Depending on your home, this upgrade can be cheap and easy, costing just a few hundred dollars for supplies. It is vital that any overhead storage is property installed and attached to major support beams and not just drywall, so don’t hesitate to hire this out to a handyman if in doubt of your do-it-yourself abilities.
If my new home hadn’t already had a Nest thermostat, installing one was high on my to-do list. Nest is the smart thermostat from Google, but there are many others available as well. A Nest runs around $250 while top competitor ecobee charges around $150 for its ecobee3 smart thermostat. Many local utility companies offer discounts and subsidies when upgrading, so check out what your utility provider has to offer before you start shopping. My local utility offers $125 to subsidize the upgrade cost of a smart thermostat.
Smart thermostats are great because not only can you control them from your phone, they are programmable and learn your habits to lower your power bill. If you could cut your summer power bill and winter gas bill by just 5%, the upgrade will likely pay for itself in a few years. But you may be able to save quite a bit more with a smart thermostat in your arsenal of money saving tools.
Sprinkler system rain sensor
Do you ever laugh as you watch a sprinkler system schedule turn on when it’s raining? While it is funny to see water sprayed on an already wet lawn, in many parts of the country water is no laughing matter. California and Colorado are just two states dealing with long-term drought conditions, which makes water a precious resource.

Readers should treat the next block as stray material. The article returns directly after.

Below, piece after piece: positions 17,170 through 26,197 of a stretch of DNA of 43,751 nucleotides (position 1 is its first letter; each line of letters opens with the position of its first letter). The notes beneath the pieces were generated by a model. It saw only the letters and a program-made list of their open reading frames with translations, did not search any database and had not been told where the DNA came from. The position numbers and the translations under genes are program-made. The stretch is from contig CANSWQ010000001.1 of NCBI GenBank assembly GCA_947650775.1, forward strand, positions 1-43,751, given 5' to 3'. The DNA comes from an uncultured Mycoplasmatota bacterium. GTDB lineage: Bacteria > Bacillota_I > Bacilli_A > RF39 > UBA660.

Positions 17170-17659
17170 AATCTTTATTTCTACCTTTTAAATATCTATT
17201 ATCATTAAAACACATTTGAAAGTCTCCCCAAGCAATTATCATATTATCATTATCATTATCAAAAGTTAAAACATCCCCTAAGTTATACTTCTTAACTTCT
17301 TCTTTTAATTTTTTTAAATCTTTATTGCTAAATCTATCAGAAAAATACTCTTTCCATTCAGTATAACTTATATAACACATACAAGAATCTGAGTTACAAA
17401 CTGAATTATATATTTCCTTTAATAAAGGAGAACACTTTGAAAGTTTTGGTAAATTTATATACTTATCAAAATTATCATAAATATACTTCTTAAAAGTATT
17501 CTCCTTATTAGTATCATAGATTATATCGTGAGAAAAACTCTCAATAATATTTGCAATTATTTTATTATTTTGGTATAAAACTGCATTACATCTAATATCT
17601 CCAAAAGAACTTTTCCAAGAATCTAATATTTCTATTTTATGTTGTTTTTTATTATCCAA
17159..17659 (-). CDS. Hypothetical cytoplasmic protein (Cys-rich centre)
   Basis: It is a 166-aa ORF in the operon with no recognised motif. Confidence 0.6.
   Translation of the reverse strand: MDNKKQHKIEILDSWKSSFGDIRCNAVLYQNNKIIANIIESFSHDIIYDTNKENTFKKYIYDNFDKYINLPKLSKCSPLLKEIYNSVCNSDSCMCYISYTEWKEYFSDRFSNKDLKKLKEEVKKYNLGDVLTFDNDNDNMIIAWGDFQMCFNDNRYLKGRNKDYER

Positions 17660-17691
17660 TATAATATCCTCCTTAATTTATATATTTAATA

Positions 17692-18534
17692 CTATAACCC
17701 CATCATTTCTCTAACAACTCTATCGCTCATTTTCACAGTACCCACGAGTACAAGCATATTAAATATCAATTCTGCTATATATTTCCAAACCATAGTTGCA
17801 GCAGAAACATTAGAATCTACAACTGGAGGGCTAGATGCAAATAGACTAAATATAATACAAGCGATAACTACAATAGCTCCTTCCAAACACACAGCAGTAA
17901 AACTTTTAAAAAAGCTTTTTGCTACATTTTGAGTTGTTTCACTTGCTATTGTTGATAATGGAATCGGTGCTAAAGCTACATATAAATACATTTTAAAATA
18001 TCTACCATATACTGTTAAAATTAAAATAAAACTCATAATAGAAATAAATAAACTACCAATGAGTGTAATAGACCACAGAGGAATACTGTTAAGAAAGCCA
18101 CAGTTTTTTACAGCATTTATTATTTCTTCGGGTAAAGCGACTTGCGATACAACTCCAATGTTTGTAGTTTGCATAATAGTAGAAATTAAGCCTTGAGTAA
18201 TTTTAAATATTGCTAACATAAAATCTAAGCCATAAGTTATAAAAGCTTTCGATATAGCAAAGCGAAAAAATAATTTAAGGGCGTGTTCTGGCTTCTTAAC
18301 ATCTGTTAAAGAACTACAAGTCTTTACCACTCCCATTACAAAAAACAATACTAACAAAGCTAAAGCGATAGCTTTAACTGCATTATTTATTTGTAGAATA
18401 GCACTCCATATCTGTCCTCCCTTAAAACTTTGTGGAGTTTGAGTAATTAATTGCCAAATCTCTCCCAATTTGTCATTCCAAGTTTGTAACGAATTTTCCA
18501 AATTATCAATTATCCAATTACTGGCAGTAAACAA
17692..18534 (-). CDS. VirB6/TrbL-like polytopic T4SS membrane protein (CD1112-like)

Save the environment and your wallet when you add a sprinkler rain sensor. These inexpensive additions connect to your existing sprinkler system. When it rains, the sensor notices the water and tells the sprinkler system to skip the next watering, if it would be impacted by the rain. With a rain sensor, everybody wins.
Wi-Fi to every corner of your home
Though your wireless internet is generally from a device that is not physically attached to your home, having reliable internet throughout your home is more important every year with the release of new phones, smart home devices, and anything else that requires an internet connection. While you may get a “free” router from your internet provider, they tend to be lower performance than some of the best devices available today.